读者以为,无论干什么,如果从训练意志的角度出发,家长对孩子的某种限制行为可以理解。但读者总是无法理解的是,为什么这个限制一定是从“弹钢琴”这类“俗”得不能再俗的方式开始。如果自己的有限经历和无能无法给自己的子女找到一个锻炼意志的最好和最有效的方式,那也只能说这位家长对成功的理解和训练方式即便是从功利的角度出发,也是很俗的那一种。

由此读者不由得出这样一个疑问,在国人成功的概念里,即使从功利的角度出发,多数也都是那种自以为很阳春白雪的“大俗” --- 附庸风雅---呢?
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作者:琴韵 留言时间:2011-01-13 22:55:09
建议哪位在美国的高手再写一篇驳击 Amy 的文章发表一下,为中国妈妈正名。中国妈妈是优秀的,是出色的,但不是 Amy 笔下的老虎样儿!
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作者:百草园 留言时间:2011-01-13 21:45:24
木兰,看来大家的观点一样,这篇炒作的文章,不能代表中国家庭,只是可悲的是,现在美国人都认为这是我们的孩子们上好大学,取得好成绩的原因。
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作者:百草园 留言时间:2011-01-13 21:40:36
雨露,我这几天就一心写我的《忆海拾贝》,除了看了一些朋友的博文,没怎么逛万维,今天这篇文章砸到我头上,才发现大家都在讨论这个话题,所以干脆贴出原文来。实在不是对国人褒奖的文章。
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作者:木兰 留言时间:2011-01-13 21:08:28
我也是不太看得下去,我想也许她的原意是孩子需要管教,不能任其为所欲为吧。但是口气和态度都像是管理机器人似的。假如她的孩子进了个天才班什么的,还能是第一吗?
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作者:百草园 留言时间:2011-01-13 21:05:35
枫苑梦客,我今天就感觉到非常难堪,因为这个给我link的老美,我们几天前还在讲两家孩子今年申请大学的事情。现在,就是我的儿子能进好大学,她也会认为是我们暴力压迫孩子的结果。
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作者:百草园 留言时间:2011-01-13 21:02:39
转悠,你还敢不往下读,小心错过教育孩子的高招!:)
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作者:雨露 留言时间:2011-01-13 20:37:07
百草,

很热门的话题。 前两天万维网还转载了她文章的中文翻译呢。
其实,据我所知,家里有条件的美国妈妈,对孩子的培养和要求一点不比所谓的“中国妈妈”低。 而且,他们对孩子有很多规定, 多是做人方式方面的。我可以感觉到,这样被约束出来的孩子,当着大人一套,背着又是一套。。。很会做表面文章。总之, 跟他们相比,我看我更像Amy说的“美国妈妈".
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作者:枫苑梦客 留言时间:2011-01-13 20:35:32
百草,

我相信不少中国母亲对这样“被代表”会感到委屈,甚至不满。我认为那篇文章有夸张的成分,目的是为了强调到极端,以便制造轰动效应。现在看来这个目的是达到了。不过作者说那不是她的本意。可以想象以后中国母亲们见到老外可能要费些解释的功夫了。
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作者:转悠 留言时间:2011-01-13 20:34:12
就读了前面几段,就没再接着读。。。觉得好像和自己关系不大,呵呵。
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作者:百草园 留言时间:2011-01-13 20:28:54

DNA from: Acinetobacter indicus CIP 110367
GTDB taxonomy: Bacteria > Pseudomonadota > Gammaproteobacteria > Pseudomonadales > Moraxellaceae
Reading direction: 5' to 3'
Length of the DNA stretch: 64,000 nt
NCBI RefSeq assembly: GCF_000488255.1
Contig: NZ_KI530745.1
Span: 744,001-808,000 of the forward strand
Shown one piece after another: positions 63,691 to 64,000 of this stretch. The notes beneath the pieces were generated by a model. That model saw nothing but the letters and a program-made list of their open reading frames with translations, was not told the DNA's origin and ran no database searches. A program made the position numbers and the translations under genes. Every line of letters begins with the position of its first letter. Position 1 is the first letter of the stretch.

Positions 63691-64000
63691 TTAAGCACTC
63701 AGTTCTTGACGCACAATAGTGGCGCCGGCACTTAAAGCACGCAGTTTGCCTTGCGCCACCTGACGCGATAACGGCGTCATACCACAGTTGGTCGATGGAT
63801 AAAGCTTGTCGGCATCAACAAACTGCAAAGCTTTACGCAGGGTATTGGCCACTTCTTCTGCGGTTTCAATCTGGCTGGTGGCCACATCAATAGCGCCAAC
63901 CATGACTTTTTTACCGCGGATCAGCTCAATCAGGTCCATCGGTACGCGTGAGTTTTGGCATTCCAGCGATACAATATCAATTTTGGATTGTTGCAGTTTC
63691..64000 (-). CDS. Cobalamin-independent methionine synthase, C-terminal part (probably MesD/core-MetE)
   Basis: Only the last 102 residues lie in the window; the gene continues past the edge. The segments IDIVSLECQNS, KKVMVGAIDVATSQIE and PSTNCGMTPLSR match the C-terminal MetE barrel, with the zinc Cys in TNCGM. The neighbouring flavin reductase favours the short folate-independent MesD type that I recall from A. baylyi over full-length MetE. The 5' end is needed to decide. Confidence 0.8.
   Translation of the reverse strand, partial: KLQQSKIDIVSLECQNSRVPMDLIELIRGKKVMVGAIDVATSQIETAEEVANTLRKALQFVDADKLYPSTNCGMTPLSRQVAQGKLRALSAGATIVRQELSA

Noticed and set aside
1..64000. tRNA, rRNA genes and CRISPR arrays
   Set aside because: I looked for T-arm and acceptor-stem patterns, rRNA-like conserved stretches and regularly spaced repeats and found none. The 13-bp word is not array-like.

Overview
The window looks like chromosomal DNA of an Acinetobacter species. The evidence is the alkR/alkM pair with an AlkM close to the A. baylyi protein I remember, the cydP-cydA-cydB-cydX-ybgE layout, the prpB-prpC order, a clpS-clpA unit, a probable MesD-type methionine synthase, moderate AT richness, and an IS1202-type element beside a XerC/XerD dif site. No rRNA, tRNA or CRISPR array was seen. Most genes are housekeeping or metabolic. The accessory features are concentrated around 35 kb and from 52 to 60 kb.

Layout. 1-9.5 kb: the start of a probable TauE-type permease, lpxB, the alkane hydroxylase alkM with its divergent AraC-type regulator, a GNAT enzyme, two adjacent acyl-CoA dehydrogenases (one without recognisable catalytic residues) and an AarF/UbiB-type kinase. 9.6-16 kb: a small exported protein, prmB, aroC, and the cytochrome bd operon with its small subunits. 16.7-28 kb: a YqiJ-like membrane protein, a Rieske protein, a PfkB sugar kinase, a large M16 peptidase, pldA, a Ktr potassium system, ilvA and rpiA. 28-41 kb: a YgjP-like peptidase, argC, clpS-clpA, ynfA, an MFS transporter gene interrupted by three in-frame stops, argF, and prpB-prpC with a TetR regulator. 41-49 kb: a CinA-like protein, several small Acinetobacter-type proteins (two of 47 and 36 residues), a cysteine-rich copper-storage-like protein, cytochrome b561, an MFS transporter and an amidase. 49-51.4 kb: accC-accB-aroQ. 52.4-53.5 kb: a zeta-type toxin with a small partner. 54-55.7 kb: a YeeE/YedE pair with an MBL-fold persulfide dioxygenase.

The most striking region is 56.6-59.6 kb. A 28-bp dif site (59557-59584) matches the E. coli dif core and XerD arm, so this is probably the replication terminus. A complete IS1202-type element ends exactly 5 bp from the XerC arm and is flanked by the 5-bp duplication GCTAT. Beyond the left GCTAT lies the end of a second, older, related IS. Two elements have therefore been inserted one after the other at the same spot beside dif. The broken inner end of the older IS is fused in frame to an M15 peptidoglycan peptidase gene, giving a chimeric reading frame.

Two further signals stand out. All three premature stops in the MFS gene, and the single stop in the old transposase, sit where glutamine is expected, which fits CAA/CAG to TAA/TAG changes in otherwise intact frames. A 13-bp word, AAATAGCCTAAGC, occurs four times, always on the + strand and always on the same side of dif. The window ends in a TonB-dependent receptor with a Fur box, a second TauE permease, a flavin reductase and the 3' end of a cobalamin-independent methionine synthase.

春阳,我是试了两遍,才把这篇文章读完的。Amy的一个理念我赞同,孩子很小的时候,不能完全听他们的,父母要给予一定的引导。但像她描述的,中国妈妈完全是可怕的暴君、独裁了,太偏激了。
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作者:百草园 留言时间:2011-01-13 20:25:33
桑妮,问题就在这儿,美国人现在就认为所有的中国家庭都是这样push孩子的。我得到这篇文章是从美国同事手里(也是一个孩子妈妈),她还认真地找我谈孩子的教育问题,让人哭笑不得。
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作者:百草园 留言时间:2011-01-13 20:22:47
怡然,非常赞同你的观点,这个Amy是在炒作。不过以这种方式来搞红自己,有一点让人无法接受。
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作者:百草园 留言时间:2011-01-13 20:20:14
老木, 跟你有一样的感觉。某些事情,中国家长是比美国家长管的严一点,但Amy写的,难让人赞同。

知道吗,我们最后悔的是,没让孩子从小就参加Drama club!
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作者:春阳 留言时间:2011-01-13 19:54:48
我觉得这女人就是个疯子。同意老木,我一看到这不准,那不准,就觉得那俩孩子到她家真是误入歧途啊。我的孩子们把那些不准都做了。我女儿也到林肯中心,卡内基音乐厅弹过琴,得过奖,可是能说明什么呢?她成功啦?我成功啦?后来我女儿不弹琴了,就不成功了?
人生是一条长长的路,怎么能说孩子得个什么奖,上个什么名校就算成功呢? 虚荣,无聊的虚荣!还出色呢?(不好意思,我很少见过这么无。, 无。,无。,。。的人。)
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作者:桑妮 留言时间:2011-01-13 19:11:10
在这个妈妈眼里,我这样的妈妈大概非常非常失败,她不许孩子做的事我的孩子都在做。

有个中国朋友娶了个白人太太,那太太和家人安排了个中国式的婚礼,其间许多礼仪是这个朋友和在场所有中国朋友从未听说过的。我想那是白人心目中的中国婚礼,和真正的中国婚礼无关。

这个中国妈妈在美国长大,嫁给美国人,她写的中国妈妈是她理解的中国妈妈,好像和我这样的中国妈妈无关。

她的文章引来有许多反面意见,许多反面意见来自中国妈妈和亚裔妈妈。好想赞同的不多。
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作者:怡然 留言时间:2011-01-13 19:09:47
百草:
Amy Chua 的新书《Battle Hymn of the Tiger Mother》里,更详细地阐述了她的教育理念。其实我觉得她是在借媒体炒作新书,当然现在是最佳时机,正赶上美国教育界上上下下改革的呼声甚高。
谢谢你的转贴。
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作者:新中国木乃伊 留言时间:2011-01-13 18:50:51
I only read the first a couple of paragraphs .. such as "Here are some things my daughters, Sophia and Louisa, were never allowed to do:

...."

Forgive me, but she feels like a maniac ... (Sorry.)